Baptist:  - (UW) "The Baptist" is a noun that means "one who dips." In English, we would say "the Dipper." 

notwithstanding  - (CW) The Greek word translated as "notwithstanding " joins phrases in an adversarial way. Since it always falls in the second position, translating it as "however" often captures its feeling better. This word is translated as notwithstanding in one other KJV verse.

he   -- (IW) There is nothing that can be translated as "he" in the Greek source.

that --  The word translated as "that" is the Greek definite article. The Greek article is much closer to our demonstrative pronouns ("this," "that," "these," "those") than the English "the." See this article for more. 

is -- There is no verb "is" in the Greek source. It is implied by the equating of "workman" with "worthy" both in the Greek form of subjects.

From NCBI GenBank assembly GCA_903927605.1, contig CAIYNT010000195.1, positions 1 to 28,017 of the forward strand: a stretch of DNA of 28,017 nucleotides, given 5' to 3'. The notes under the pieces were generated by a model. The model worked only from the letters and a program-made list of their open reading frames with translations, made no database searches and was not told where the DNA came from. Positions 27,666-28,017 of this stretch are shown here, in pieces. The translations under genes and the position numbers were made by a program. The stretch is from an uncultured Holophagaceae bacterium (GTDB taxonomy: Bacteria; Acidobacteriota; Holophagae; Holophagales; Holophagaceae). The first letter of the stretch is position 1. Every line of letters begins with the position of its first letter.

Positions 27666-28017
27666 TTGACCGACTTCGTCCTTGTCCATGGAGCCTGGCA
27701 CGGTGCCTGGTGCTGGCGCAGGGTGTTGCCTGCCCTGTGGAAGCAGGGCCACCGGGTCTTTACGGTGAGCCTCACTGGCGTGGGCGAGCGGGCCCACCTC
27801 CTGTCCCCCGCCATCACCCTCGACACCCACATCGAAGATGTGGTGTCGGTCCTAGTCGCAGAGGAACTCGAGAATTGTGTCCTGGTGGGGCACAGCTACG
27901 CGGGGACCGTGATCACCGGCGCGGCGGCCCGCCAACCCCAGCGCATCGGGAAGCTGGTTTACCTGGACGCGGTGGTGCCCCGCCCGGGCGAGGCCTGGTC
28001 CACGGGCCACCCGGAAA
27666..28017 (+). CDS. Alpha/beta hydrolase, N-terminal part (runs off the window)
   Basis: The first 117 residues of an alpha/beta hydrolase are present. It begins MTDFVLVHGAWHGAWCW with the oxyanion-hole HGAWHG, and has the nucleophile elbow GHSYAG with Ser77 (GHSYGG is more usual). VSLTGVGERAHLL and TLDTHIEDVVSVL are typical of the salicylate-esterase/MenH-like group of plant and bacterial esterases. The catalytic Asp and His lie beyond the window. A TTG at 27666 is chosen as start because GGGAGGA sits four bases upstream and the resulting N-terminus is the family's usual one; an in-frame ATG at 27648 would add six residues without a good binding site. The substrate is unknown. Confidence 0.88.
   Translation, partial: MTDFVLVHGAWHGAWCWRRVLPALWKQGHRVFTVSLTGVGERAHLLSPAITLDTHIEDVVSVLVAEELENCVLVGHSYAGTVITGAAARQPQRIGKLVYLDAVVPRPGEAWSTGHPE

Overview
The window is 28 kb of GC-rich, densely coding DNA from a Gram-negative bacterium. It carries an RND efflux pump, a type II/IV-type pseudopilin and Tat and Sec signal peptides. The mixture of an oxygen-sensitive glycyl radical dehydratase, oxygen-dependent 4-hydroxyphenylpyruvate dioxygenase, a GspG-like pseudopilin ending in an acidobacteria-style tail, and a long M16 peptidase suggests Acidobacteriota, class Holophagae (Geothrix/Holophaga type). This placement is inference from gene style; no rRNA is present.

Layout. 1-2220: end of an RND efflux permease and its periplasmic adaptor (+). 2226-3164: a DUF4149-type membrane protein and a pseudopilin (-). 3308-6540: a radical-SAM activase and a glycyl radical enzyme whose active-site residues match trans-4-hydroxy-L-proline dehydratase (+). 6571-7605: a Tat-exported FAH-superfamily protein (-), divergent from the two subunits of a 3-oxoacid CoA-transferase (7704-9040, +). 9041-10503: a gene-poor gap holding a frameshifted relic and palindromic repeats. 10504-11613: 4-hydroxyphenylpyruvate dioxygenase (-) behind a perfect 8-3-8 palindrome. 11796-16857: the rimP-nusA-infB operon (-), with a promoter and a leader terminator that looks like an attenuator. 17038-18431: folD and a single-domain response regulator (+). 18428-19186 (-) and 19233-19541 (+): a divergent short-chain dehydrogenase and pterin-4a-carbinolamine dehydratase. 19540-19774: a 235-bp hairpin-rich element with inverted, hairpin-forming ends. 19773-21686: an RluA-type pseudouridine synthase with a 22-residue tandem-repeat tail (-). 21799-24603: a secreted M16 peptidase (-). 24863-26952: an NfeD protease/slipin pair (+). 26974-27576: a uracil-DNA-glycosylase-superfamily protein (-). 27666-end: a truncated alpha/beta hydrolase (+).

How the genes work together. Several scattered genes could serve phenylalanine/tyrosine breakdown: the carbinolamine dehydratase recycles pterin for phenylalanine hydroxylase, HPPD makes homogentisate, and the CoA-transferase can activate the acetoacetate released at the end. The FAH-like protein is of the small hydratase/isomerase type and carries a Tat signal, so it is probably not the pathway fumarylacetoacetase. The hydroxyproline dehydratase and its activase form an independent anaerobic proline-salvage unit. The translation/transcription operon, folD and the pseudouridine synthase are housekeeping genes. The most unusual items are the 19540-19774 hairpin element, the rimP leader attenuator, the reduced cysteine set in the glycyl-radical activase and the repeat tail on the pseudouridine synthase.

least    - "Least" is in a comparative form, meaning "lesser," "smaller," and "younger."  Itis form an adjective that means "small" and "little" applied to anything, size, power, age, quantity, rank, or influence but it is not the superlative form but the comparative, "smaller," "littler," and "less unimportant." 

in   -- The word translated as "in" means "in," "within," "with," or "among"  with a dative object as the one here.  With the accusative, it means "into," "on," and "for." When referring to time, it means "during." It can mean "on," "at," or "by" in the sense of "near."

the   -- The word translated as "the" is the Greek definite article. The Greek article is much closer to our demonstrative pronouns ("this," "that," "these," "those") than the English "the." See this article for more. 

kingdom  - The word translated as "kingdom" can be the region, the reign, the castle or the authority of a ruler. Christ does not seem to use it to mean a physical region, so its translation as "reign" or "realm" seems more appropriate. This is especially true because the "reign" of a king means the execution of his will.

of -- This word "of"  comes from the genitive case of the following word that requires the addition of a preposition in English.  The most common is the "of" of possession.